Frank D’Angelo – CAP

posted October 25th, 2013 by John B.

FrankFrank D’Angelo

Rank:

Civil Air Patrol (CAP) 1st Lieutenant

Enlist Date:

Joined October of 2010

How long have you been in the military?

Over three years of service in CAP

Do you plan to re-enlist?

Yes.  CAP membership is renewed annually on the month initially joined.

Why did you join?

As a United States Airman, I am able to use my training and experience to contribute to the missions of the Civil Air Patrol.

Why did you pick the Service Branch you did?

The Civil Air Patrol is the Air Force Auxiliary.  I have been an enlisted Airman since March of 1999.  The CAP squadron I am a member of (Offutt Composite Squadron) is located on the base that I’m stationed at.

What is your military occupation?

As a CAP officer, I serve at squadron level as the Drug Demand Reduction Officer and at Wing Level as the assistant Drug Demand Reduction Administrator.  I also serve as an Aerial Scanner, which is Search & Rescue position.  Aerial Scanners sit behind the pilot and scan the ground on the left side of the aircraft to look for the objective, whether it be missing hikers or campers, missing persons, or a downed aircraft.

What is your current Duty Station?

As an officer in the Civil Air Patrol, I am currently a member of the General Curtis E. LeMay Offutt Composite Squadron, located at Offutt Air Force Base, Neb.

Best duty station?

Since joining CAP I have only served at Offutt Air Force Base, NE.

What are some are your past duty stations?

As an active duty Airman, prior to joining the Civil Air Patrol, I have been stationed at Joint Base Lewis-McChord, Wash. and Mountain Home Air Force Base, Idaho.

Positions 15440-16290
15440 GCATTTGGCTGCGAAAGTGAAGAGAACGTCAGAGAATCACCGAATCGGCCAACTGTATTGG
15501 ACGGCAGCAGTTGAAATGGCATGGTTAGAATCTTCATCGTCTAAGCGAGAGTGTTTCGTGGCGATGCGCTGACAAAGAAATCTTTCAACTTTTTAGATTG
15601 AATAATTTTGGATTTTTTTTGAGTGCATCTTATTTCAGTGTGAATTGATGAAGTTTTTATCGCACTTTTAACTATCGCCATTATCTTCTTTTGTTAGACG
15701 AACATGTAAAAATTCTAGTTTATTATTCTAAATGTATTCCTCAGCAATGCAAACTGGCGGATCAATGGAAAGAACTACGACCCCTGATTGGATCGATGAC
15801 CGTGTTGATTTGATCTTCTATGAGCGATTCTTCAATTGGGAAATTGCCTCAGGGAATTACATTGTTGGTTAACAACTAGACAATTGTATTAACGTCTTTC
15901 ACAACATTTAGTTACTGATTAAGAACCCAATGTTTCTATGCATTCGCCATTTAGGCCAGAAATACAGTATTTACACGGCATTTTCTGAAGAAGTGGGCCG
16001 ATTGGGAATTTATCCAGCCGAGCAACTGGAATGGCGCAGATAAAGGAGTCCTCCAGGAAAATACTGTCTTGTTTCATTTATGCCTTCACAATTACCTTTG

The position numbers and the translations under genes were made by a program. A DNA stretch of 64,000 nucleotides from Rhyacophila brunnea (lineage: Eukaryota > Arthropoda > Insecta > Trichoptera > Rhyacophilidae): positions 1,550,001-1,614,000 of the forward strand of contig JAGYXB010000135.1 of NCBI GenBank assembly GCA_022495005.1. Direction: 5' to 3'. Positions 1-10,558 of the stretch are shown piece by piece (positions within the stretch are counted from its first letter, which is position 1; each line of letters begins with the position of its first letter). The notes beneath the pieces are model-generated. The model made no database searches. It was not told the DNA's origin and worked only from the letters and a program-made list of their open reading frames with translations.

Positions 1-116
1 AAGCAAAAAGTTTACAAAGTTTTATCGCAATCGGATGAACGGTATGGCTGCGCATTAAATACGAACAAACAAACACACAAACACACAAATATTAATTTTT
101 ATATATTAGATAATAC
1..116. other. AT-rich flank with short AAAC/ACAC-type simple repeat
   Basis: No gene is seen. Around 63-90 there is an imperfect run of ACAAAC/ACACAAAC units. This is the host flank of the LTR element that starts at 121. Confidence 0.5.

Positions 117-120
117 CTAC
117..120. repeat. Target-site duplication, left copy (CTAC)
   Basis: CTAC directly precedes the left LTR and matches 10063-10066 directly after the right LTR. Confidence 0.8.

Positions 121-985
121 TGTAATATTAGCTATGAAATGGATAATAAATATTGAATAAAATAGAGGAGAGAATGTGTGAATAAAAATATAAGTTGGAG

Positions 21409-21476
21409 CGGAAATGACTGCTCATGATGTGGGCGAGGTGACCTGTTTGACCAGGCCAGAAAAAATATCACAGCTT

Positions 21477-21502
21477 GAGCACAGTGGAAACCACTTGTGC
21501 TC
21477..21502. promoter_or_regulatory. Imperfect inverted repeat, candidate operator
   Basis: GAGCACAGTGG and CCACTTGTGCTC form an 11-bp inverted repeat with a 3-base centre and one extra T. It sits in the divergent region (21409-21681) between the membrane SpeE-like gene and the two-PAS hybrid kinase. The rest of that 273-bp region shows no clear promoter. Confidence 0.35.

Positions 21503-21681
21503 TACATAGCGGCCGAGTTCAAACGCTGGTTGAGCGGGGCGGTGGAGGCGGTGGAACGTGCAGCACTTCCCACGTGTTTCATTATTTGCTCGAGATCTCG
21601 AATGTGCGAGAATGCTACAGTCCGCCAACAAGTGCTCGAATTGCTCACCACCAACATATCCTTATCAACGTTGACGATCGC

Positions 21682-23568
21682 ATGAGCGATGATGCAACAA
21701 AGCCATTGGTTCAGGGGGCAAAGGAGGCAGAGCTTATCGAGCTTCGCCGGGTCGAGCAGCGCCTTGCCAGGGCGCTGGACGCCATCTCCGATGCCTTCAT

Best part about serving?

Whether you’re a military service member or a civilian, CAP is an opportunity to serve your local community through its three fundamental functions, aerospace education, cadet program, and emergency services.

What is the toughest / worst part about serving?

Senior members (adults who officers, flight officers, or non-commissioned officers) who are trained and certified in any of CAP’s emergency services competencies can be called at any time to respond to real-world emergencies  Many CAP members work full-time jobs and are not available to respond at all times of the day and night.  Members can specify what days and times they are available to respond.

Your advice about enlisting into the military:

The Civil Air Patrol is the non-combat arm of the U.S. Air Force.  It is not a hobby or a club.  It does require a level of commitment and willingness to learn, training, and participate.  It can also be a rewarding and fulfilling experience.

How would you advise someone to prepare for serving?

Find a nearby CAP unit and visit their official website.  Find out when their meeting are held and contact them about visiting them.  Before choosing to become a member, make sure it’s something you really want to and are capable of being a part of.

How was boot camp (best/worse/funniest)?

CAP doesn’t have a boot camp, per se.  But, there are training and education opportunities throughout the year, for Cadets and senior members, at squadron level up to national level.  Learn more from your location unit or at www.CAP.gov.

How long was boot camp?

Training and education opportunities for Cadets and senior members can be a few hours long to a week long.

What is an average day like?

Weekly meetings, depending on the type of unit, can consist of training, testing, education, and lots of fun.  Contact your local unit to learn more about the CAP in your area.